Each month for a good chunk of her life, a woman will pay out wads and wads of cash to deal with her period. Buying pads, tampons, menstrual cups—whatever products you choose—is pretty much a nonnegotiable for menstruating women. On top of the baseline fees, however, most countries around the world, including the U.S., charge what’s been called a “Tampon Tax” on these items, meaning women—who typically earn less than men—are paying extra for necessities.
Here’s the gist: In the U.S., state governments collect taxes on “non-essential” goods and services (think: stationery, electronics and art supplies, for example). They don’t collect taxes on essential items like food. Menstrual products fall into that first, non-essential category in most states, so even though the U.N. says the ability to exercise menstrual hygiene is a human right, half the population is paying out hard-earned money to the government that men will never have to spend. What’s more, a larger number of states exempt items such as candy and soda from sales taxes, but still tax menstrual products.
The cost of menstrual products is limiting for many women as it is, but adding a tax on top of that seems downright unjust when you consider the limited means of low-income and poor women. In the latest issue of Ms., we report on the circumstances of many homeless women who must endure a stressful search for menstrual products every month. Finding the money they need for these products is hard enough—the added tax may mean the difference between having a meal and not having one.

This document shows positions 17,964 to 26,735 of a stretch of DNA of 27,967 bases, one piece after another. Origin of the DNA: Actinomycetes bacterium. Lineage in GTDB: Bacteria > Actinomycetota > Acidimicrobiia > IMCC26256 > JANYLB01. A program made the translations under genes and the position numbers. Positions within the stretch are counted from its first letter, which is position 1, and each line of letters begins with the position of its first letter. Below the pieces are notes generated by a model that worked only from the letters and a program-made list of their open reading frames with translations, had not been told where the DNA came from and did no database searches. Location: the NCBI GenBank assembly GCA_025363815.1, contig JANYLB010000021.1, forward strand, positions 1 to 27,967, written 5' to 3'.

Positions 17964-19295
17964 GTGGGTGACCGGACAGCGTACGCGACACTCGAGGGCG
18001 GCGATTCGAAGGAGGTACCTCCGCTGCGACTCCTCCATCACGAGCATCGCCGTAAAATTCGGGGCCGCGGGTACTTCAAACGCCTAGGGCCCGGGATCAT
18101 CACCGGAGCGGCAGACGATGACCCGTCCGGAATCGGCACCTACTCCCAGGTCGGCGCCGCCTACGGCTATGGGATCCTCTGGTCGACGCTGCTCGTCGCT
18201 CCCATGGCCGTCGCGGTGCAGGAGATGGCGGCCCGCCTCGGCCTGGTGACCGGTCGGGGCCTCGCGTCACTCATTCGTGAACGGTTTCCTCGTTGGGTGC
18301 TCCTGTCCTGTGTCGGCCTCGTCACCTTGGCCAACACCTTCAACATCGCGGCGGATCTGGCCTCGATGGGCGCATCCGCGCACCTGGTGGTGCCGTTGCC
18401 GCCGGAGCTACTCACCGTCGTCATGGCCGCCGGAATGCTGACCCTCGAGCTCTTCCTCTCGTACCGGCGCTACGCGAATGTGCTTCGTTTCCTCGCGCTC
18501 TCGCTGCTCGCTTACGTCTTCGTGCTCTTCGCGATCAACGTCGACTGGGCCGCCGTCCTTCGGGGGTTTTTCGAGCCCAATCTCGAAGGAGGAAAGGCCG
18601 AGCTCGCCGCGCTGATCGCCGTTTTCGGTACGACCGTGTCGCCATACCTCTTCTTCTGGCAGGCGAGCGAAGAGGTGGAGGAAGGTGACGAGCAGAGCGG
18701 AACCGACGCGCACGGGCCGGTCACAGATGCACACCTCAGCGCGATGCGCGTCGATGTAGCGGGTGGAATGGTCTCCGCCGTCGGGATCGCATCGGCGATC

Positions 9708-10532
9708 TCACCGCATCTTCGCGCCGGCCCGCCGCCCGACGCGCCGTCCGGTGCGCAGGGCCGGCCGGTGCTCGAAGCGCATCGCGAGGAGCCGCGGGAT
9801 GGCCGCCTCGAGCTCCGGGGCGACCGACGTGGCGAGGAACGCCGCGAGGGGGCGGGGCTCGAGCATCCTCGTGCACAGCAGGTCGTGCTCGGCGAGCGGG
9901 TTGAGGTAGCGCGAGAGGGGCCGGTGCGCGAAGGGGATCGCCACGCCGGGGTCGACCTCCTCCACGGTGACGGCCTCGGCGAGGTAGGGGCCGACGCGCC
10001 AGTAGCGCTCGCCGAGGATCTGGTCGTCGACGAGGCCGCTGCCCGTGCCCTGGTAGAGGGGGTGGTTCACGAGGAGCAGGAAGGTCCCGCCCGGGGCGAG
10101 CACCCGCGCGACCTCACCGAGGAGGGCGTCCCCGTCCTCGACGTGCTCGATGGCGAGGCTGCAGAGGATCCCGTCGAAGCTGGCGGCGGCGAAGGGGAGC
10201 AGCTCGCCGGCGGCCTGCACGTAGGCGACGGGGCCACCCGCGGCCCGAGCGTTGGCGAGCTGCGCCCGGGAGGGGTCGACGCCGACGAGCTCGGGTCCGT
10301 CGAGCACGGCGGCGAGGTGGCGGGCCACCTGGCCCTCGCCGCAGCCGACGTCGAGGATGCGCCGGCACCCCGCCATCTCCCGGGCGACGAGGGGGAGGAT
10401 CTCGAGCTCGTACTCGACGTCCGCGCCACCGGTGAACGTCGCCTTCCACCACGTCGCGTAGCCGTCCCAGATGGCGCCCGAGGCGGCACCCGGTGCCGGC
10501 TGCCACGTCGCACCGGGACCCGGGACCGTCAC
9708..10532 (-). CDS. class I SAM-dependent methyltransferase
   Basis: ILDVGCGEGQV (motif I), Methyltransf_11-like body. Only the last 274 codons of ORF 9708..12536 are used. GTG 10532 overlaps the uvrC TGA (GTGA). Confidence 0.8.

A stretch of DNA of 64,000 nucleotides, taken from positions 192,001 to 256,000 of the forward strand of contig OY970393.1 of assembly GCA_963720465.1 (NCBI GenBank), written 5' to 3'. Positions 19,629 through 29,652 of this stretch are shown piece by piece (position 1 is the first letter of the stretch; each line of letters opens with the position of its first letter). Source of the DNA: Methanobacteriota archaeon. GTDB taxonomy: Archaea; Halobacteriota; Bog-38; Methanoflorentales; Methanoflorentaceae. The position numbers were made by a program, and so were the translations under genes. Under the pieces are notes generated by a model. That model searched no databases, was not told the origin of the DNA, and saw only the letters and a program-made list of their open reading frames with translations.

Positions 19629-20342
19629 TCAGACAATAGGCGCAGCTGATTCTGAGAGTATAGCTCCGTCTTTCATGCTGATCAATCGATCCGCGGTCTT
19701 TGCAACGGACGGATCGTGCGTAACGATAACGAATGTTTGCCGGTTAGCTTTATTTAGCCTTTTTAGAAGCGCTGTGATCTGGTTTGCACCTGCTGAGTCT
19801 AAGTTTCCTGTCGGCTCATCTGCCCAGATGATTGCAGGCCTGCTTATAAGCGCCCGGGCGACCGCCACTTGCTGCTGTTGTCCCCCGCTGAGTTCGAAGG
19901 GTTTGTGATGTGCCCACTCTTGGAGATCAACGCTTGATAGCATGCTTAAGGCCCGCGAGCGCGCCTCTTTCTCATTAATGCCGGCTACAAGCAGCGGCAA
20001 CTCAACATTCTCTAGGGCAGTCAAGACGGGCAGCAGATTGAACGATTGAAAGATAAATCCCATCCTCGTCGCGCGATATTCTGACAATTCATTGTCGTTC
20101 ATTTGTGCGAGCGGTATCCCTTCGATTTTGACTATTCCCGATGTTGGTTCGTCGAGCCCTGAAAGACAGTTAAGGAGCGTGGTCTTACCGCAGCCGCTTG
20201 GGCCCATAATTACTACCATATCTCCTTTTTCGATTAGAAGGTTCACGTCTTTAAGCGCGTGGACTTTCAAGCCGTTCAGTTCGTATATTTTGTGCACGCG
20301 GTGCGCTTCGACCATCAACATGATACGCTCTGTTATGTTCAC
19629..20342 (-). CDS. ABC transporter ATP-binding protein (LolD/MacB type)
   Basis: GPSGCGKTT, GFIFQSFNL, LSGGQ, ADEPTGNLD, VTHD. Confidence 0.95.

Women around the world have begun to speak out against the Tampon Tax. In California, two women, Rachel and Helen Lee, launched a Change.org petition calling on Gov. Jerry Brown (D) to “Axe the Pink Tax.” In their petition, they write,
[Women] can testify that these products are so indispensable to them because they prevent great health risks, keep conditions sanitary, and allow a woman to perform day-to-day tasks without being burdened … women are also more likely to live under the poverty line. For every dollar that a man earns, a woman working the same job makes 78 cents. Basic necessities become harder to afford, especially with this tax in place. Half of the population should not be financially penalized for their needs.
The outcry is beginning to have an impact. In May, Canada announced it would end the federal Tampon Tax beginning July 1 (the country levies a nationwide goods and services tax as well as provincial sales taxes). As local newspaper the Toronto Sun reported, “[In 2014], Canadian women spent about $519,976,963 on tampons, pads and menstrual cups, which put more than $36,398,387 into government coffers, according to Statistics Canada.” The province of Quebec quickly followed the federal government’s lead, announcing that it too would stop taxing menstrual products. Four other provinces already exempt feminine hygiene products from provincial sales taxes.
While you wait for U.S. states to do what’s right and axe the tax on women’s hygienic necessities, enjoy this video from two British comedians who took on the Tampon Tax, Taylor Swift-style.
Photo via Shutterstock